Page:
I'm going to be minimalistic online for a bit... but I hope you'll welcome a new 'twit' into your network after I get through the next couple weeks:-)

You say,
"some time soon I will Twitter"
Deal! Looking forward to it.

Actually, your comment could be 'translated' into several tweets. You have just solved the riddle at the end when you say "I'm going to be minimalistic online for a bit". That could well be 140 characters. Twitter can help you create a presence when you have a slow blogging style. So between post and post, you let others know about the projects on your mind.

So far, so good. That could take a few seconds per day. But mind you, the network is active, lively, inspiring. It can give you a timely answer to one of your thoughts and save you hours of searching. It simply drags you in!

So if you are flooded with work, tweet but do not read the back-tweets. Do check the 'replies' button just in case someone addressed you directly. That's all.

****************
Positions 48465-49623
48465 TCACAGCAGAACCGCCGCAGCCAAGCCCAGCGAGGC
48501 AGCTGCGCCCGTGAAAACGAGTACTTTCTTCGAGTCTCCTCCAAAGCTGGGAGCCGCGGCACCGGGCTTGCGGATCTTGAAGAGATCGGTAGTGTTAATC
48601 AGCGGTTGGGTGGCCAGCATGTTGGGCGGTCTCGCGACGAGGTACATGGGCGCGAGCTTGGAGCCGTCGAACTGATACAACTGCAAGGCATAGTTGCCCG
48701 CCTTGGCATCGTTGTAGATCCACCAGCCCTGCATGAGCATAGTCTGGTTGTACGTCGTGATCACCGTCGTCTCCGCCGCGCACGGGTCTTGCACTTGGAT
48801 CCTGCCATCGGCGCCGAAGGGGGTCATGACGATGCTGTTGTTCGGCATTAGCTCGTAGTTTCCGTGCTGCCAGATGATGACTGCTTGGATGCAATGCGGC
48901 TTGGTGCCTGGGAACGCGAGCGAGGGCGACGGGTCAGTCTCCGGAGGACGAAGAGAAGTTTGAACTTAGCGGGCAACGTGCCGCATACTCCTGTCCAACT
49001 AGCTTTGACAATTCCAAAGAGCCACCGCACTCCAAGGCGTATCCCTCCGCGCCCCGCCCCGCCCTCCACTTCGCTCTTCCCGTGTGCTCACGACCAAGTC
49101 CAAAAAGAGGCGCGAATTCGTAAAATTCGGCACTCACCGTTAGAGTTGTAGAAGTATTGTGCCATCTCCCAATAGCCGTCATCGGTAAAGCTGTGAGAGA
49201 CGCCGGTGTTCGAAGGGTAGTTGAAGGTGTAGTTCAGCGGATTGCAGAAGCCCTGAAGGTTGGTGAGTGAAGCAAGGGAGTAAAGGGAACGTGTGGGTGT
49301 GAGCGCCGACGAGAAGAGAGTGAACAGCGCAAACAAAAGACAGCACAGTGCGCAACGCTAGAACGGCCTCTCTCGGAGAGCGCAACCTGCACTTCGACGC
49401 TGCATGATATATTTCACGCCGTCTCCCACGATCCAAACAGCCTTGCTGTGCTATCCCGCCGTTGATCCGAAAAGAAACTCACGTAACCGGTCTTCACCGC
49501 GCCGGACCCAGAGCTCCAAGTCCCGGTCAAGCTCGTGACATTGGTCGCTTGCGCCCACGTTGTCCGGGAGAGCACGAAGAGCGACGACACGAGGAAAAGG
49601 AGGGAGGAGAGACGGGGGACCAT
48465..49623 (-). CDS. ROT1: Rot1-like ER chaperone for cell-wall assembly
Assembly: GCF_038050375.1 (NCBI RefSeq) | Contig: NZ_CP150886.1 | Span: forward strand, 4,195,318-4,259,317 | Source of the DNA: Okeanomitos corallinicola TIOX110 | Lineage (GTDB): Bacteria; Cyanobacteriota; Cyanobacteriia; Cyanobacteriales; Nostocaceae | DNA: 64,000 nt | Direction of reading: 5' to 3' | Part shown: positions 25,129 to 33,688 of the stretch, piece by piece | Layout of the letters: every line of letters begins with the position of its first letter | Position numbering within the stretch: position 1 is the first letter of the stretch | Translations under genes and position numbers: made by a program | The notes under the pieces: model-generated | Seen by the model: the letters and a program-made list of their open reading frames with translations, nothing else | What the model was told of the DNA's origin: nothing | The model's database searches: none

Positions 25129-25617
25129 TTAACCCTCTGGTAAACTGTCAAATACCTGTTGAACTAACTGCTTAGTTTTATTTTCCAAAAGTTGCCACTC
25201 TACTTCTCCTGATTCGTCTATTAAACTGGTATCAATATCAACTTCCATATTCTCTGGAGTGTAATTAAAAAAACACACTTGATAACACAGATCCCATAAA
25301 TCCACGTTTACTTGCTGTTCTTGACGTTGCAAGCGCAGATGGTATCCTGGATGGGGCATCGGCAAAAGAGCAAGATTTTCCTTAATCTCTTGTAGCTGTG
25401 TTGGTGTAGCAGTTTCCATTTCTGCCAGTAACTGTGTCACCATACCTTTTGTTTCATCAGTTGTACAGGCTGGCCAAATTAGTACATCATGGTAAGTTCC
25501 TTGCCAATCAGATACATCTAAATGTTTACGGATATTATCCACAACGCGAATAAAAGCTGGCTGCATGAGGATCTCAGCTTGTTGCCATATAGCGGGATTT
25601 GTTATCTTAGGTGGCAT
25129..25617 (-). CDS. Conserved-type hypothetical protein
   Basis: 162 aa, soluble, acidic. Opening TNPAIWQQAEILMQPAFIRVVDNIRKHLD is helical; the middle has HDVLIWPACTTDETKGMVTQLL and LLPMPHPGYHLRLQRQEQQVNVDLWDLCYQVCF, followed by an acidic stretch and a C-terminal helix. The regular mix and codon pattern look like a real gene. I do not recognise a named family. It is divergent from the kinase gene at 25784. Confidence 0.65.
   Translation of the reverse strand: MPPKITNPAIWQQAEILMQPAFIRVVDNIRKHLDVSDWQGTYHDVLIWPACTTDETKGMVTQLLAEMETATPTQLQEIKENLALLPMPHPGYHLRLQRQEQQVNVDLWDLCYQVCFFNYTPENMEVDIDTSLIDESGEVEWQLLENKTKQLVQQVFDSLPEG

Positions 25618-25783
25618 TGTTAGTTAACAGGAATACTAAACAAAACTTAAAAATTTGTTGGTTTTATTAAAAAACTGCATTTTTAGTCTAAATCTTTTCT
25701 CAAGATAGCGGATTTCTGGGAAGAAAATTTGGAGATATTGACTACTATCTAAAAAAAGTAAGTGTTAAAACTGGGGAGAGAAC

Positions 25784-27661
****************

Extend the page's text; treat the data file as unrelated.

About that Ning site...That's an entire other post. I do think you should tweet it.


I agree with yo entirely. Until i can solve the time puzzle I will have a minimal impact on colleagues. They simply are not prepared to put in the time that I do.

The root of the problem is that we are trying to live in two worlds. The old one that we inhabit with our colleagues and the new one that we are building.

Somehow we have have to, I think, get our colleagues to see that we are not saying "do more" but "do it differently"


Firstly Claudia - thanks for commenting on my new blog www.lietze.edublogs.org.
Secondly - you have identifed the stuggle that I believe all bloggers face (well those that have a family). We need to be wise with our time and get the sleep needed. I think we should only create a post if it is authentic, not just copied and added to from another site. It would serve us well to create a niche blog - posting about something quite special.